Kuwait’s Ministry of Interior has been reviewing all paperwork with Al Jarrah’s signature to determine which transactions were connected to Papul
Kuwaiti Public Prosecution’s investigation into Bangladeshi MP Shahid Islam Papul's case of human trafficking and money laundering found that thousands of Pakistanis, Syrians, and Iraqis were granted Kuwaiti visas, besides Bangladeshis, in exchange for bribes, reports Gulf News.
The investigation into paperwork pertaining to labourers, signed and issued by the Assistant Under-Secretary of Kuwait’s Ministry of Interior, Major General Sheikh Mazen Al Jarrah, showed that 5,000 Pakistanis entered the country after paying bribes, Kuwaiti media reported.
Kuwait annulled all these paperwork to revise all transactions between 2014 to 2018, regarding citizenship and passports, as Al Jarrah was overseeing the department during that period.
Al Jarrah reportedly signed off on paperwork allowing thousands of Bangladeshis to obtain work permits, in connection with the Bangladeshi MP Mohammed Shahid Islam’s illegal dealings in Kuwait.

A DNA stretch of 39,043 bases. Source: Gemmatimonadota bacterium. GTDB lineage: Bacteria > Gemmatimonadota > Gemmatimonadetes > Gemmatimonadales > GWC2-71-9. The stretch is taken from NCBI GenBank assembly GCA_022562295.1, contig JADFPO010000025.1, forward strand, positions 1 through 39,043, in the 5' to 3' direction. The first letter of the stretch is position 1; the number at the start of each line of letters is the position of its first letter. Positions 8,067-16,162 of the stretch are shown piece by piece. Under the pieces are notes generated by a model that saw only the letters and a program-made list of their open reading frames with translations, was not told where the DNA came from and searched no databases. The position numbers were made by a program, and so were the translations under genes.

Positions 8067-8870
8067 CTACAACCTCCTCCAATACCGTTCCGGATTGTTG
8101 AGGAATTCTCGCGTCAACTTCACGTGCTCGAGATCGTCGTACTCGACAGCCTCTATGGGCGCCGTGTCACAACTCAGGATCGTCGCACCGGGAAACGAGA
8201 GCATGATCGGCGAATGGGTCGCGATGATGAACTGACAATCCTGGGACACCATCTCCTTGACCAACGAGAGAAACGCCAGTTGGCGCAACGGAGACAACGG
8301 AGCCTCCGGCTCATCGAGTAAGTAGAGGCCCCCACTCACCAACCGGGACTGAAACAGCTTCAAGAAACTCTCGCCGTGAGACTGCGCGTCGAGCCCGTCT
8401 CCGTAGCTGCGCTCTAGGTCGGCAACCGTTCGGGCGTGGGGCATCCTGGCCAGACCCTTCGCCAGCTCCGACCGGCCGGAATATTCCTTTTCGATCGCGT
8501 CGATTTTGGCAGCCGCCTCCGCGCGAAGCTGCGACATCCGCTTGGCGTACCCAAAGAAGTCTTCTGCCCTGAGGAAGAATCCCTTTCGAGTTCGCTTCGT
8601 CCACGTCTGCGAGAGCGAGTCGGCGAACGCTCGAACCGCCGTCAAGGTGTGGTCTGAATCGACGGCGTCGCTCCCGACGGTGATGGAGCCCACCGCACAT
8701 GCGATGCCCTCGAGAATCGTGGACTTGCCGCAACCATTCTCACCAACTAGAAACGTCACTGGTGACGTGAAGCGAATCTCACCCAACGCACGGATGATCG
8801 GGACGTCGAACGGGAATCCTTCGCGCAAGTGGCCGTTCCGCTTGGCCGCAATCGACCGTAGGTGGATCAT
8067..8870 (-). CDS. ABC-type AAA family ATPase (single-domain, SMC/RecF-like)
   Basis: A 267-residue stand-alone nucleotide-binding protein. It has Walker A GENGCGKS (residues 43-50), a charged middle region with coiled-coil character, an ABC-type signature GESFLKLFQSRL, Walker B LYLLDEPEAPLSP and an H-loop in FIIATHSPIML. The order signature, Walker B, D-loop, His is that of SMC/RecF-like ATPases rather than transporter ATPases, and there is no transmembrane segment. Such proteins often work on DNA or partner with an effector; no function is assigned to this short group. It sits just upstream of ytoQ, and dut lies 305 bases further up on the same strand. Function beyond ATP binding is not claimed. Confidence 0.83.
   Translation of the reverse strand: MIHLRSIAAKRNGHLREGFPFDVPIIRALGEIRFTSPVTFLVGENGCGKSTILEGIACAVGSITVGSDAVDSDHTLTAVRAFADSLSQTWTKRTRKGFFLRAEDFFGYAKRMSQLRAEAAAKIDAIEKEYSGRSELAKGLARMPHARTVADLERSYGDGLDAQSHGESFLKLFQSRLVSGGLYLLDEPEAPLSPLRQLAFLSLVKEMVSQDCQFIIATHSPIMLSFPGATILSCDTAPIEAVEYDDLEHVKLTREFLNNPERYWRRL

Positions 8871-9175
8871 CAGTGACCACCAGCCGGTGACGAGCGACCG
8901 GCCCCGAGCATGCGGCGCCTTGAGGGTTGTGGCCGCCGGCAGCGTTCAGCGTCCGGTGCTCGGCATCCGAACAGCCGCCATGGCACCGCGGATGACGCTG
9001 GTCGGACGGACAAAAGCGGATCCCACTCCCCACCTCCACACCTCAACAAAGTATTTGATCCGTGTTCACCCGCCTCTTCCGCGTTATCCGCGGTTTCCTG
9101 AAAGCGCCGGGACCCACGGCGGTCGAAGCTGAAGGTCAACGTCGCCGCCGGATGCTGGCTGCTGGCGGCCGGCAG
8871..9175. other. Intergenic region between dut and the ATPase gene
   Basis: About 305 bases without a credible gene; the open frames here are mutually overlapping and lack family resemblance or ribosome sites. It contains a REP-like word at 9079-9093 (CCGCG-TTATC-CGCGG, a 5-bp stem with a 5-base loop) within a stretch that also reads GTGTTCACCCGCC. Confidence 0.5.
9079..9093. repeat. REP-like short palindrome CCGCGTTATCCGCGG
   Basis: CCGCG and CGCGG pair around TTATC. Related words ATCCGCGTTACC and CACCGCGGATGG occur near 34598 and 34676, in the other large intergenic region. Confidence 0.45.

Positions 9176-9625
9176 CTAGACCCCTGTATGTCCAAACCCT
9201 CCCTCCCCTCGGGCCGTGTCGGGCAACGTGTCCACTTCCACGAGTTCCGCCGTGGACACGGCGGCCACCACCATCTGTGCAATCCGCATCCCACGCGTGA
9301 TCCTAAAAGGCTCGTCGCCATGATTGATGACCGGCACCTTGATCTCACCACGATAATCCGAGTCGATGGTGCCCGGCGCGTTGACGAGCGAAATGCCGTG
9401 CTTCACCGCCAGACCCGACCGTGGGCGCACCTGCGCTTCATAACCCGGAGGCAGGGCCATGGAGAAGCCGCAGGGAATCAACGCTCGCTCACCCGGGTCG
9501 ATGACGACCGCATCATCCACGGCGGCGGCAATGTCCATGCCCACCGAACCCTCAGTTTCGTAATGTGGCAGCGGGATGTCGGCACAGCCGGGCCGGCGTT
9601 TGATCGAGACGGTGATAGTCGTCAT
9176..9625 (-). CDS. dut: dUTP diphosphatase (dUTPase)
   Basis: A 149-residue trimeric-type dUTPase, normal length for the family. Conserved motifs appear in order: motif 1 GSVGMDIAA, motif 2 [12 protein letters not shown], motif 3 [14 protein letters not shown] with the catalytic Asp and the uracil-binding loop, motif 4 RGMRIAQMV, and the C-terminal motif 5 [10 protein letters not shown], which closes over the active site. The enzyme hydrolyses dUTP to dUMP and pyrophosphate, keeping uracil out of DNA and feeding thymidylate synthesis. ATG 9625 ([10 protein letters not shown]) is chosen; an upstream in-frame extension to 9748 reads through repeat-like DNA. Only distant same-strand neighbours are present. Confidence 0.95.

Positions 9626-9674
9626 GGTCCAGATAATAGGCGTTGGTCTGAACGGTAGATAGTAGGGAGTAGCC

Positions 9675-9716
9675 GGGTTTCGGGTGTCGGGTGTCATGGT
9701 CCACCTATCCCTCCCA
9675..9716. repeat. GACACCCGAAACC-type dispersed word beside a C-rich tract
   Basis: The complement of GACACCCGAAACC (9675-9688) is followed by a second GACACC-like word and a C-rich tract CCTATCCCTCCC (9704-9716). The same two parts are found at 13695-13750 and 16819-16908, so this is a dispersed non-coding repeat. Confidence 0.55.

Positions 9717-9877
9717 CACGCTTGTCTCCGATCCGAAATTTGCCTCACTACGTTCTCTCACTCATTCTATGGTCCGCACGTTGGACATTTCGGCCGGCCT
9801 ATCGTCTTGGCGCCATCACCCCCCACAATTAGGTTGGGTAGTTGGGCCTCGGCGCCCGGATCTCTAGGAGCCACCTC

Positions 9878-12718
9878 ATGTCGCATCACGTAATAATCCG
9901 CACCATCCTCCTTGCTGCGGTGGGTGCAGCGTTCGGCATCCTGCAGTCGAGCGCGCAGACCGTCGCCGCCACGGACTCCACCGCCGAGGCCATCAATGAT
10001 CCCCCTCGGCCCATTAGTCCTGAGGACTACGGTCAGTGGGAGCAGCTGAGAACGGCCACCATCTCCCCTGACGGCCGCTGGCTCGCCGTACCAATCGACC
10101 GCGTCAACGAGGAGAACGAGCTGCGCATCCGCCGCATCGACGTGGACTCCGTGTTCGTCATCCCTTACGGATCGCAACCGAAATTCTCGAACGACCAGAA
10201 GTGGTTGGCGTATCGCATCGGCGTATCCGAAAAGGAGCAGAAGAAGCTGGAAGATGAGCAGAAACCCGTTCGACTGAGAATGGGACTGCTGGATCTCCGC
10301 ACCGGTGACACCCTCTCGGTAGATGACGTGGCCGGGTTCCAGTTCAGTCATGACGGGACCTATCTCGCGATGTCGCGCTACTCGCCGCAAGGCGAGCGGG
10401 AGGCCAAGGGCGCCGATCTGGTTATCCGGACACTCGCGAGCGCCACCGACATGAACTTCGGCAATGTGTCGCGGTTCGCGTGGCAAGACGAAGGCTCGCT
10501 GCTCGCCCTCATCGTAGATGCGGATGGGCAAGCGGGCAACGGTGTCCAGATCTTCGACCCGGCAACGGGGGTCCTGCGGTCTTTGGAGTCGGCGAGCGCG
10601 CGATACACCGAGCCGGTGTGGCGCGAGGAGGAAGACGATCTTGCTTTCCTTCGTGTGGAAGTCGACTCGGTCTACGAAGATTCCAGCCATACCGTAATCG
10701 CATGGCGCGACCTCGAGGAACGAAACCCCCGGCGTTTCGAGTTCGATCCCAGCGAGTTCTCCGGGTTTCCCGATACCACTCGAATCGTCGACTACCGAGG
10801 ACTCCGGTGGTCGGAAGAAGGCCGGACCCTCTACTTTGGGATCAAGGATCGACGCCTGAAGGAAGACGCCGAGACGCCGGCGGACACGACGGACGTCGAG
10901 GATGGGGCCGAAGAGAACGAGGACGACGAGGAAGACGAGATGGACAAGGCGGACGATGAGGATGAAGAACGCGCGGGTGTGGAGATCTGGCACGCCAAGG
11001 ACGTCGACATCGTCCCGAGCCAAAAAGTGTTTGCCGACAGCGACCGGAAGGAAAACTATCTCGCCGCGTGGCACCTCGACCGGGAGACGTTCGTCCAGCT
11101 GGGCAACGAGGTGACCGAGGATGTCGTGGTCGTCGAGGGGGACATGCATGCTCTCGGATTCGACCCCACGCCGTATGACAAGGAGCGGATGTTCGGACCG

Kuwait’s Ministry of Interior has been reviewing all paperwork with Al Jarrah’s signature to determine which transactions were connected to Papul.
A source told the daily Al Qabas that Al Jarrah also signed off on paperwork allowing 1,000 Iraqis and hundreds of Syrians to enter the country on visit visas, despite the fact that Iraqi and Syrians were barred from entering Kuwait since 2011.
Al Jarrah and Papul are being held in Kuwait’s central prison on three charges: human trafficking, money laundering, and bribery.
Kuwaiti authorities have frozen Papul’s bank accounts and companies to ensure that the money is not moved around beyond the jurisdiction of Kuwaiti courts.
The Bangladeshi MP is the managing director and CEO of Marafie Kuwaitia Group, a security and labour contracting company. In addition, Papul has three other companies in Kuwait, all of which are cleaning and contracting companies.
The MP had an annual net profit of around two million Kuwaiti dinars after all the bribes and money he spent on gifts in exchange for facilitating transactions and paperwork to bring in workers from Bangladesh. There are 350,000 Bangladeshis residing in Kuwait, according to the embassy of Bangladesh.
According to Al Qabas, Bangladesh was allegedly prompted to call back its ambassador to Kuwait SM Abul Kalam before the end of his term of office, because of his purported involvement in Papul’s illegal transactions.